All of us get lost in the darkness.
Dreamers learn to steer by the stars.
..............Neil Peart

-----Original Message-----
From: <> On Behalf Of Dale Ghent
Sent: Tuesday, March 16, 2021 8:58 AM
Subject: Re: [ap-gto] AP 1600, Universal Time and Connecting to Auxiliary
Astronomy Programs for Control

So here's the deal: the mount CP deals only in UTC. All calculations
involving positions of objects in the sky are done UTC. For the purposes of
a mount's internal operations, UTC is the only thing that matters.

When you set the timezone on the keypad, you are essentially just
configuring the keypad's display and input of UTC time as local time. The
mount itself doesn't care that your offset from GMT is now -5 instead of -6.
That factors into none of its operations and calculations. What it does
factor into is how your keypad displays time, and how it converts time that
you input to and from UTC. The former - displaying the same time as your
local time - is just for convenience. The latter - inputting your local time
- is critical for the mount to derive the proper UTC time if you were to
program the mount's clock using the keypad. So if your local time is
18:45:00 and you were to program your mount's clock using the keypad today,
it would definitely need to know your current offset from GMT so that the
proper conversion to UTC can take place (that it would be 23:45:00 UTC).

The reason why you have to manually set the GMT offset in your keypad every
time DST begins or ends (or if you move to a different timezone altogether)
is because the keypad lacks its own timezone database that it can use to do
this automatically. You might ask "well how hard would it be for the keypad
to have one so that I don't need to do this". It's a valid question, but the
reasons are fairly basic. The timezone database is large and would occupy a
non-trivial amount of the keypad's very finite amount of static memory. It
also changes quite often as various countries and locales change their DST
observances or, in rare cases, which timezone(s) they are in. This would
demand that A-P issue several firmware updates a year in order to keep up
with these changes.

As for the computer and accessing the mount through the ASCOM driver, this
changes the situation in terms of mount time management. In this case, it is
presumed that your computer's clock is reasonably accurate as any modern OS
will automatically sync the computer's clock to an internet time source at
least once a week or more often, assuming it has internet access. There is a
setting in the A-P ASCOM driver to sync the computer's clock to the mount.
This should always be on if your computer's clock is reasonably accurate.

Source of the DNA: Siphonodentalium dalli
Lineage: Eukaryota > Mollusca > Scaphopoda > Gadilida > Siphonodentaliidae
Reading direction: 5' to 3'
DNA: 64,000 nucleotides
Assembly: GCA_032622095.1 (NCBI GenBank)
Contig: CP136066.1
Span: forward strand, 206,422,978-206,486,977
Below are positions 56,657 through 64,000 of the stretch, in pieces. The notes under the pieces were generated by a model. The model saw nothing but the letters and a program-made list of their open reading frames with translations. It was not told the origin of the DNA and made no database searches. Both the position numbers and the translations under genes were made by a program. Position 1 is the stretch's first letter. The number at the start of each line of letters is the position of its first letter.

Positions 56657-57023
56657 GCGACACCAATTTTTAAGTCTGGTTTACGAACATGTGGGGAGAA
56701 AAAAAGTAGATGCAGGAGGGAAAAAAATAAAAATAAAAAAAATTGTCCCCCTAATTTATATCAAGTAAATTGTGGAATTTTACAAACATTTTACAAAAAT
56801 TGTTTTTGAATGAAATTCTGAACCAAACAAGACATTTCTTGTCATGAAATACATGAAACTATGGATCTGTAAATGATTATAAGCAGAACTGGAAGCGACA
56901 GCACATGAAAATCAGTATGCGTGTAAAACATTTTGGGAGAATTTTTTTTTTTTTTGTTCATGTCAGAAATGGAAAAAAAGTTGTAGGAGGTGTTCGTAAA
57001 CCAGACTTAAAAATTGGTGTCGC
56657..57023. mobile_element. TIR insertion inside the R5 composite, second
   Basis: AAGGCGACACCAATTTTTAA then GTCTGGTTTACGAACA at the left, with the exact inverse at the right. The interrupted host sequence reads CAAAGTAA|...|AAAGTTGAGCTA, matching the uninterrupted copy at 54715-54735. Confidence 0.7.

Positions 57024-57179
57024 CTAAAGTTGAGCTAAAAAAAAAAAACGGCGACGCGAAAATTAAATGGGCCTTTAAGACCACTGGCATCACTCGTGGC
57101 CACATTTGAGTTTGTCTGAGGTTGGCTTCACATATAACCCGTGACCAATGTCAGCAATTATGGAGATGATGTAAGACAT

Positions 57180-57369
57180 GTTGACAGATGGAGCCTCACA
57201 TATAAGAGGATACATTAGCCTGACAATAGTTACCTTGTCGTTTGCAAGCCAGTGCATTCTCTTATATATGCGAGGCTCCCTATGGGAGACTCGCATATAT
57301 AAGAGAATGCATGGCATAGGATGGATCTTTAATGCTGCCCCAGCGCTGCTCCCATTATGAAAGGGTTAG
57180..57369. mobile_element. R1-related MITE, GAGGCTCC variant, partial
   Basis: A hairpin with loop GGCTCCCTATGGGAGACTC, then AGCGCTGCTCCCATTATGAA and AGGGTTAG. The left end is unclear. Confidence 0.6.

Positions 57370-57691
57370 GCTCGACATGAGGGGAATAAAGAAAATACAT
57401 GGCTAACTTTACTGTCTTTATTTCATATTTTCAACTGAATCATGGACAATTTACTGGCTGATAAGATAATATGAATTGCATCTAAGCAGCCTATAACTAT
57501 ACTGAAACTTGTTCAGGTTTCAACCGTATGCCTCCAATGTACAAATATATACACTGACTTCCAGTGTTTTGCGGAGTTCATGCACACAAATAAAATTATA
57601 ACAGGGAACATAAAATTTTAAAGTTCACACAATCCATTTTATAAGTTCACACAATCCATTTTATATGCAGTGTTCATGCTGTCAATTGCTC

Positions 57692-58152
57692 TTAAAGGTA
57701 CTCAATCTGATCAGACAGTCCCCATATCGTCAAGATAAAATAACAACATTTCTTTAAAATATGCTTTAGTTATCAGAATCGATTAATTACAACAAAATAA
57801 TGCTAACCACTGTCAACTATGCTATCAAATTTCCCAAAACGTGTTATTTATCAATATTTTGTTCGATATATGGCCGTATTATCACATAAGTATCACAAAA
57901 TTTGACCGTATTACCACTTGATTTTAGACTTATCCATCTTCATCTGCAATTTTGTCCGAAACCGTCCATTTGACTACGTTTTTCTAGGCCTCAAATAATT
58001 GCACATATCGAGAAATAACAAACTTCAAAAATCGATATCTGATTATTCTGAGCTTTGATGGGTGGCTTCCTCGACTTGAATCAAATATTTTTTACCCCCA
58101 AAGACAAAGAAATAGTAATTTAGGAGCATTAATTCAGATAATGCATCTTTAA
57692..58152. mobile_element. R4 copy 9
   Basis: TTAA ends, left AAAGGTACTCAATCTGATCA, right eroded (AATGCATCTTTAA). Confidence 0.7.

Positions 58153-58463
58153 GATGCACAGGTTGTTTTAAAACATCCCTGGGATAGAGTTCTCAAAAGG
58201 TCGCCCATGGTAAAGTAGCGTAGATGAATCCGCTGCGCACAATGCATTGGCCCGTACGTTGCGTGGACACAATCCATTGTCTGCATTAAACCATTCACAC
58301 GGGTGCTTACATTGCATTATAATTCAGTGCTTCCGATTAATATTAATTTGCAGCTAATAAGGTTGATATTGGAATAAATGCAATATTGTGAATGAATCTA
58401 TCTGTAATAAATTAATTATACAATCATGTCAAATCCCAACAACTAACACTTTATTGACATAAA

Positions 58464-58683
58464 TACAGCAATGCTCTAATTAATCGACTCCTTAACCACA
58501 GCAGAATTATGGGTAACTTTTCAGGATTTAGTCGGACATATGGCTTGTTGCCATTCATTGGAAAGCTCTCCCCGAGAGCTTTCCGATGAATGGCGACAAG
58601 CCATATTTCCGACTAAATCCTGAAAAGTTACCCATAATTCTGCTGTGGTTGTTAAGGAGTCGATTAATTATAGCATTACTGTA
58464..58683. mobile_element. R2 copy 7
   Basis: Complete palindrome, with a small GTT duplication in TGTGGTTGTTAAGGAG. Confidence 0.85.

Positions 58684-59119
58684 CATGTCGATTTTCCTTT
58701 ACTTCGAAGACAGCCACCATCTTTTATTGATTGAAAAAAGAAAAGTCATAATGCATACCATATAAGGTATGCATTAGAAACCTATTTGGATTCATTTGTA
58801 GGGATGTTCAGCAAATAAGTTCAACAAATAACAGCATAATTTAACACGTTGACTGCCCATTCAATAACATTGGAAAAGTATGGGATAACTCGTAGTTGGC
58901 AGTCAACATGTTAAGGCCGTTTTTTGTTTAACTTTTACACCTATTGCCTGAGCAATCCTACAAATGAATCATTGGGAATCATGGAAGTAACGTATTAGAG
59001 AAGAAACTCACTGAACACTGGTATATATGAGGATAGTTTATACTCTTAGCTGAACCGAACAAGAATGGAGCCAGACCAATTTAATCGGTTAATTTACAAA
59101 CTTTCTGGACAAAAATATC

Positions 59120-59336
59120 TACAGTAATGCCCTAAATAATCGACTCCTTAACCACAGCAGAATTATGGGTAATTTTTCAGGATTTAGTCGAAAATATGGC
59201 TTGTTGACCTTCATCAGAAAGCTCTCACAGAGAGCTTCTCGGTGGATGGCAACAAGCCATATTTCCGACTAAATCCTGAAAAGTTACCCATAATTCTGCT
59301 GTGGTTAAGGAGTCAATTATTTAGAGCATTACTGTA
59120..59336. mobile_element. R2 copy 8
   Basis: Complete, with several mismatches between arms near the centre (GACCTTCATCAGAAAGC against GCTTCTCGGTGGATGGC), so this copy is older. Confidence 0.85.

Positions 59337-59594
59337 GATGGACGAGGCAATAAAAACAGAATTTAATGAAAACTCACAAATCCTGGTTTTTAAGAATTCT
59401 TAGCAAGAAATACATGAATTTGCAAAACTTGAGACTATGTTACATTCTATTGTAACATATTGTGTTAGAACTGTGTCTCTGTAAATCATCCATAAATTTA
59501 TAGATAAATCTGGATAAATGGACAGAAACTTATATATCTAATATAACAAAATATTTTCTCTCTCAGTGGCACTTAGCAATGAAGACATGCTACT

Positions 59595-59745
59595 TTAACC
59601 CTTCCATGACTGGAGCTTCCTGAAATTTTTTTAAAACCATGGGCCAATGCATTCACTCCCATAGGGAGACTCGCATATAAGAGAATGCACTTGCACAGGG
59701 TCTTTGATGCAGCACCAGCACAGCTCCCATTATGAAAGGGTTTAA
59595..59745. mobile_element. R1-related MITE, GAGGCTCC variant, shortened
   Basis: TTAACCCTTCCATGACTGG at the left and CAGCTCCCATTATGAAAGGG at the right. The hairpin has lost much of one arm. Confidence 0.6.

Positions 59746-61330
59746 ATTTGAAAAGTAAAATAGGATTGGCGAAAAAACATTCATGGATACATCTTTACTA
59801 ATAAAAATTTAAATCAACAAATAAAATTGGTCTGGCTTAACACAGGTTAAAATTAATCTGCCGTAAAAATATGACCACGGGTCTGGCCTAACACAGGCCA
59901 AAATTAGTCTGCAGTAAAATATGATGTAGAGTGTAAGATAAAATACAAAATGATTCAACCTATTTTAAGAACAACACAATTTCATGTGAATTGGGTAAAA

The ASCOM driver itself will then program the mount in UTC time directly in
this case. Despite your computer's timezone being set to US/Central, the OS
itself still operates in UTC internally. Because your OS does have a
maintained timezone database, it can do the display and input conversions
between your timezone and its internal clock, which runs in UTC.

So, the only reason why you would want to run your computer in UTC is if you
prefer viewing time that way. Even if you set the display of time on your PC
to be in your local timezone, the mount is still going to get programmed
with the proper time in UTC. It makes no difference to the mount.

As for the keypad, you can also just leave it with a timezone offset of 0 so
that it displays and takes input in UTC. However if you want it do display
and take time input in terms of your local time, you will need to manually
set the proper GMT offset whenever DST starts and ends.

On Mar 16, 2021, at 09:13, Jack Huerkamp <> wrote:

I use SkyTools 3 and SkyTools 4 to control my AP1600 mount using the ASCOM
driver. But every 6 months, I was having to switch the AP keypad from
standard time to daylight savings time and then back again 6 months later.
It was suggested to me to set the AP keypad to UT and also setting the
computer to UT to avoid have to mess with keypad settings every 6 months. I
did so and can control the mount using the keypad.

I then tried configuring my observatory location, but when I connected the
mount to SkyTools and did a slew to the Sun this afternoon, the scope tried
to aim into the ground on the southwest side of the pier. I need to know
how to set my location in SkyTools now that the mount and computer are set
to UT. I am in the Central US time zone.

I would appreciate feedback on this as I would hate to have to go back to
setting the computer and AP keypad to the current local time.

Yours truly,

Jack Huerkamp